African Journal of
Agricultural Research

  • Abbreviation: Afr. J. Agric. Res.
  • Language: English
  • ISSN: 1991-637X
  • DOI: 10.5897/AJAR
  • Start Year: 2006
  • Published Articles: 6688

Full Length Research Paper

Natural seed germination and seedling dynamics in cultivated population of Cassia fistula Linn. in Nigeria

Olubukanla Tejumola Okusanya
  • Olubukanla Tejumola Okusanya
  • Department of Biological Sciences, Applied Biology and Biotechnology Unit, Covenant University, Ota, Ogun State Nigeria.
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Olusola Olanrewaju Shonubi
  • Olusola Olanrewaju Shonubi
  • Department of Botany, University of Lagos, Akoka-Yaba, Lagos State, Nigeria.
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Sadat Elutola Babalola
  • Sadat Elutola Babalola
  • Department of Botany, University of Lagos, Akoka-Yaba, Lagos State, Nigeria.
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  •  Received: 30 September 2014
  •  Accepted: 22 January 2015
  •  Published: 19 February 2015

Abstract

For the first time, natural seed germination in cultivated population of Cassia fistula Linn. is reported in this paper. Natural seed germination occurred under many mother trees at Covenant University, Ota, Ogun State, Nigeria; while no germination occurred under some other mother trees. Random soil samples were taken in representative areas and analysed. Seedling dynamics were also investigated by fencing the seedlings around five mother trees, mapping and following their survival with time. Soil samples obtained where there was germination are loose, black soils with high moisture and humus contents and mean pH of 7.2 while soil samples obtained where there was no germination are hard, red lateritic clay soils with significantly lower moisture and humus contents and mean pH of 6.4. The seedlings study showed that some seedlings were more or less in a straight line from broken and rotted pods buried in the soil or covered in debris. Other seedlings were single, in pairs or in groups of three or four. A seed germinated within a pod and grew out of a small hole in the pod, with the radicle coming out first and by the next day, the cotyledons emerged. In the first few weeks of study, the number of seedlings in each fenced area increased with time, thereafter the number decreased accompanied by yellowing of leaves. There was also increased growth of surrounding weeds mainly grasses, as well as about 60% reduction in light intensity on the seedling floor due to the development of new foliage on the mother trees. The reduced number of seedlings under the mother trees was attributed to increased inter specific competition as well as reduced light intensity reaching the seedlings since C. fistula is not shade tolerant. Consequently, cultivated C. fistula like the natural population may not regenerate well in nature and its continued existence may depend on artificial conservation through its use as ornamental and medicinal plant.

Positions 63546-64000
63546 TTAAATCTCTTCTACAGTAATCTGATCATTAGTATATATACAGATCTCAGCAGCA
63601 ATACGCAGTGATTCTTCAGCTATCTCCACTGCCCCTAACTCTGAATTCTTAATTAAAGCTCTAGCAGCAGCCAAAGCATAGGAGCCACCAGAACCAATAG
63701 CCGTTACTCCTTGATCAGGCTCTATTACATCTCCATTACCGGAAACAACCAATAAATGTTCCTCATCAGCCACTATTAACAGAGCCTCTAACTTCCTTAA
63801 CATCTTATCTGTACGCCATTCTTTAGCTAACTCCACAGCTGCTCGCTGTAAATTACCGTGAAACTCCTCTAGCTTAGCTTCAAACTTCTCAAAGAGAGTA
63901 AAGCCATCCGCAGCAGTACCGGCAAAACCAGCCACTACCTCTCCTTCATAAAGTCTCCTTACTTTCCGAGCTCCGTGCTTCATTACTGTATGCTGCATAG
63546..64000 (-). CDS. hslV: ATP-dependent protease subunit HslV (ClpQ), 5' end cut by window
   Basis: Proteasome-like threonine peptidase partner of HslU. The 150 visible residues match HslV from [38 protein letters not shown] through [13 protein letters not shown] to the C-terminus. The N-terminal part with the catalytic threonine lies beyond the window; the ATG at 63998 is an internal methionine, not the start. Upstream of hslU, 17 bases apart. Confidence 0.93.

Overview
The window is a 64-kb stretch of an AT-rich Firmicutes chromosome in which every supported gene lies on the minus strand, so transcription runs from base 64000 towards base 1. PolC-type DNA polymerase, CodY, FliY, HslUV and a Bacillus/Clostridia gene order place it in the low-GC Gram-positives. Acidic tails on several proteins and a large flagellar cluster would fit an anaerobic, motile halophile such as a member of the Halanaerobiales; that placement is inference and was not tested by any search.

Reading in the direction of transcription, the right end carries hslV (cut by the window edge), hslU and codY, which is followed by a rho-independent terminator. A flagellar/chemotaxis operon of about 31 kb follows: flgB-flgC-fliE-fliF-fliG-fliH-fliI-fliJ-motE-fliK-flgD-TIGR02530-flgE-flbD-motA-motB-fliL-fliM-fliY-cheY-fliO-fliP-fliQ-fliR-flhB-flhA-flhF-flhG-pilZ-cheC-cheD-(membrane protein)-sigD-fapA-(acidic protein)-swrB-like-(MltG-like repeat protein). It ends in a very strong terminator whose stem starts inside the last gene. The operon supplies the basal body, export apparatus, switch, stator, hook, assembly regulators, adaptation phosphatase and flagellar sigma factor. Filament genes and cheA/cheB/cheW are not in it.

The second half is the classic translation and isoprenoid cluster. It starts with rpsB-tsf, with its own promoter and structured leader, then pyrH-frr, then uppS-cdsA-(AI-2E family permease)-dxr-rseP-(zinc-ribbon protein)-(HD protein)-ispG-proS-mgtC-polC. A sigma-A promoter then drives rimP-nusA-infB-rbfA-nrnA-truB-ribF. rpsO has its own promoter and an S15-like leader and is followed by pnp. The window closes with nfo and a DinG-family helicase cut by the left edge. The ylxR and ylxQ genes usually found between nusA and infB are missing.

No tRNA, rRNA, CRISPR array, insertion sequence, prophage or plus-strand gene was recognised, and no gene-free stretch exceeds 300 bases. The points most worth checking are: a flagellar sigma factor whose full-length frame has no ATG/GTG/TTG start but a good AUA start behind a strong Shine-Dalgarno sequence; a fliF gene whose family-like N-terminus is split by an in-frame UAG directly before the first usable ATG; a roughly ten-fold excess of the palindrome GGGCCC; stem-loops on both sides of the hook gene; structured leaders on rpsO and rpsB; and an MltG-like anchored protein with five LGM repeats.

Key words: Natural germination, seedling dynamics, cultivated population, Cassia fistula, Nigeria.